Before I delve into our strategy, I’d like to share Corning’s financial results from last year. Our core sales were $11.7 billion, up 2% from 2018, driven by growth in Environmental Technologies, Specialty Materials, and Life Sciences. Core earnings per share were $1.76. During 2019, we set new four-year targets for growth and capital allocation, we increased our dividend, and we demonstrated our ability to generate significant operating cash flow even with market performance below our expectations. Strong capital stewardship is a cornerstone of our management approach.
Once again, we outperformed our underlying markets in each business segment. We grew Environmental Technologies sales 16% against a backdrop of declining car sales. We grew Specialty Materials sales 8% while smartphone units were down. In Life Sciences, we exceeded industry growth rates on the strength of new bioprocess and advanced cell culture products. In Display Technologies, our glass volume grew at a mid-single digit rate even though TV unit sales were down. And, in Optical Communications, we outperformed the passive optical market, which declined.
We entered 2019 with strong momentum following two years of solid growth, and that growth continued in the first half of the year. In the second half, we felt the impact of challenging global market conditions, particularly in Display Technologies and Optical Communications.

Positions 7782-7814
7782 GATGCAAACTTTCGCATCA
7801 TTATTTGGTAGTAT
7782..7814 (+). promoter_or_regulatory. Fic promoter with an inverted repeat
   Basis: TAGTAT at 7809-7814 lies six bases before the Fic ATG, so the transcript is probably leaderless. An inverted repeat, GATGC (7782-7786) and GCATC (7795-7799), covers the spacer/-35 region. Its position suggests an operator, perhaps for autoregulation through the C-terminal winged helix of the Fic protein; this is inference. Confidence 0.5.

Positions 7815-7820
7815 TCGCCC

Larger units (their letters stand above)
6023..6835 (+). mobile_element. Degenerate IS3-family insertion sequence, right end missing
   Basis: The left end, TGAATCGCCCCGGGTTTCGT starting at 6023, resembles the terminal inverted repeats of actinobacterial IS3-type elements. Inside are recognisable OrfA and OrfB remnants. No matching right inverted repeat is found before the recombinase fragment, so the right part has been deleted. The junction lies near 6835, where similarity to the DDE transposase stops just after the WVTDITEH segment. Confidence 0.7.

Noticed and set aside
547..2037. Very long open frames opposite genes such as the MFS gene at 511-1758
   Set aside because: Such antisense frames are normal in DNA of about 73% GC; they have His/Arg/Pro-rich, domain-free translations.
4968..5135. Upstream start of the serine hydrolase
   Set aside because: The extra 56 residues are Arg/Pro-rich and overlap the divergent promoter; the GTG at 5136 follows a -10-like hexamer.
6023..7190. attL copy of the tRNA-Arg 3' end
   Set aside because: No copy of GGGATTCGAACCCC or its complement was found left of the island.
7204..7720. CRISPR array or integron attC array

In Display Technologies, we experienced a temporary supply chain adjustment. Set makers purchased panels more conservatively, which drove panel maker utilization reductions in the second half. As panel makers purchased less glass, our volume declined accordingly.
In Optical Communications, after sales increased 13% year over year in the first half, they declined 16% in the back half. Changes in spending by two large customers accounted for a significant portion of the year-over-year decline.
We acted quickly to mitigate lower-than-expected second-half demand in both Display Technologies and Optical Communications. While everyone in the company relentlessly executed by making careful program choices, controlling spending, and increasing operational efficiencies, our profitability declined along with factory utilization due to decreased volume.
We expect to return to sales and profit growth in the second half barring external disruptions that could severely affect our ability to conduct normal business operations. In Display, we see indicators that the supply chain correction has ended, and we expect to resume volume growth in 2020, with the majority reflected in the second half. We also plan to start production at our next Gen 10.5 plants, which will support faster-than-market growth as they ramp. In Optical, we expect year-over-year growth in the second half, driven by projects for 5G, fiber-to-the-home, and hyperscale data center deployments. As volumes in both businesses increase, so will our factory utilization, improving the profitability of the corporation.